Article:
A Season for Oranges

orange-tree-1057334

Orange tree by Herman Brinkman

I would put an epigraph of Ecclesiastes 3 up here, to be all dramatic and pensive, but I’ll just link it here. How’s that for anti-dramatic?

This little, or not-so-little, meditation stems from a convo I had with an astrologer about another topic that I desperately want to write about–the prosperity gospel–but I need to write that like it’s an actual for real essay–research stuff. Ironically, being underemployed makes it tough to have a focused amount of time to do that. Less time = more focused time? I guess so.

So, oranges. It’s wintertime in Florida, so since November, the citrus season has been well underway. I have an 8lb bag of navel oranges…from California. Before, I had some ruby red grapefruit and navels from Florida–for once! Usually, our state gives the rest of you our good stuff; and we get, I guess, California’s good stuff. I never understood that, but that’s commerce!

I remember being in junior high at my Christian school, selling boxes of grapefruit and oranges. I hated going door-to-door selling anything–it has never been my bag. But I had always wondered why we did this in the fall. Now I know. It’s the season.

Maybe it’s through some wicked marketing that I’m too lazy to research, but I always associate oranges with the summer. But citrus time is really wintertime. After May, we’re kinda done here, and then we get dusty oranges from South America that taste funny and not ripe. We’re also kinda addicted to having orange juice 24/7, so you’ll see oranges around all year long.

And it’s weird and unnatural. And you can taste it.

My favorite fruit of all time is the Rainier cherry. Named after Mount Rainier in Washington State, these hybridized cherries–a combo of Bing cherries and Van cherries–are sweeter than a typical cherry, and are red and yellow in color.

I actually got into Ranier cherries because of some slick marketing. I was shopping in a Jewel grocery store in Chicago years ago, and in the produce section, there was a video playing about these delectable delights–about how if you see them go brown a little bit, that’s the sugar. Ever since then, I buy them every summer. I can easily eat a pound of them in one sitting.

This fruit, though, has a very short season. Even that site says that the season lasts from May – August (May for California, June-early August for Washington), but it seems like just one random month and then they are gone. It’s a true summer fruit. You’ll see other types of cherries out for longer periods, but this one is a blink-and-you’ll-miss-it phenomenon. So, I buy them every chance I can. You’ll never see Rainier cherries outside of the summer months. You rarely see stone fruits like plums and peaches, as well as other berries, outside of the summer months as well.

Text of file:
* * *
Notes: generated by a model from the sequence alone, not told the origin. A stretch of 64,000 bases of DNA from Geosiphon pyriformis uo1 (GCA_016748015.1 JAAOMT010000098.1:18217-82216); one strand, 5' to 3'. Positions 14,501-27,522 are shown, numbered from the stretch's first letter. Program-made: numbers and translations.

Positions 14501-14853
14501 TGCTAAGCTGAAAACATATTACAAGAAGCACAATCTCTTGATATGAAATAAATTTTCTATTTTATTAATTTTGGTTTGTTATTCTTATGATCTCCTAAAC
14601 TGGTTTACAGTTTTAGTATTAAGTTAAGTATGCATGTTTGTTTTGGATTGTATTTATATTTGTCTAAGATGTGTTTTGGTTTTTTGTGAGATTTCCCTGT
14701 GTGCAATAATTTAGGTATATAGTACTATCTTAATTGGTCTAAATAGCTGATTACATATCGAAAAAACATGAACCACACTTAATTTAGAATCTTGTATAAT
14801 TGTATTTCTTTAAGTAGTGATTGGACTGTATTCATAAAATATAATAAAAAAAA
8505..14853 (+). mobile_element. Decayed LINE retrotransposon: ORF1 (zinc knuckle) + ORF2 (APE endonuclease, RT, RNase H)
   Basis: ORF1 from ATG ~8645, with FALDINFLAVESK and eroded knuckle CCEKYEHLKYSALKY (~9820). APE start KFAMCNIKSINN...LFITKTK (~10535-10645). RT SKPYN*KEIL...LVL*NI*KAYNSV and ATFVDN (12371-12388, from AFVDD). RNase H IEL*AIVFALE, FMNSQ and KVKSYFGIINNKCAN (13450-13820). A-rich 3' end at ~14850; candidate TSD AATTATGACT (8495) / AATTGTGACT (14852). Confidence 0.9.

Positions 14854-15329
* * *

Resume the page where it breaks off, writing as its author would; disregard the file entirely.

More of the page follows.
As Americans, we sometimes have fallen out of step with the earth’s calendar, of what the earth can yield to us at what times. If you see orange juice on the shelf all the time, you’ll forget that oranges are really a wintertime fruit. Wintertime is also a root vegetable season, but we usually see them all the time, too.

Because we now live in a global economy, we can take advantage of the Southern Hemisphere’s wintertime, along with shipping methods, and feed our orange juice addiction all year round. That goes for oranges, too.

But still. It doesn’t taste right. It doesn’t taste like the sweetness of a Florida winter.

This was one long preamble to how I’ve been feeling lately about my own life, and how out of step I’ve been with what I’ve been able to yield from my own earth. It also ties into that prosperity gospel mess, too, but I’ll touch on that a little bit.

As a child of the winter, being a Capricorn, I feel like I’ve lived through a very long winter of the soul, where everything looks seemingly dead, fallow, quiet.

I may have realized, through exhaustion, that I’m not in the season of Rainier cherries just yet. I have oranges. And tangerines. And tangelos. And grapefruit. But no cherries or any sort from any location.

It’s the same story I’ve been telling for months and months and years and years. It’s the same story that ends up in my dreams.

I want to be there, but I am here. I can’t get from here to there. I keep getting lost or stalled or abandoned.

There’s been a bit of shame with this. I feel like I should be in some certain place in my life. I should be having Rainier cherries right now. And that gets into the abundance mindset a bit, that you should have money and wealth all the time. There are no seasons of saving and harvesting and planting. It’s just harvest all day every day. Even astrology can show you that there are times to plant (new moons) and times to release (full moons).

You can’t have good oranges all year and you can’t have Rainier cherries all year, let alone all summer. It’s weird. It’s unnatural. And you can taste it.

Yesterday, I saw news that my Capricorn college roomie got a huge promotion in her job in municipal government. Not to blow up her spot (although this was in the news), but it’s a six-figure position. She’s been working in public service for at least over a decade. She’s made her steady sea goat way up the mountain as her former boss has gone onto another position at the state level.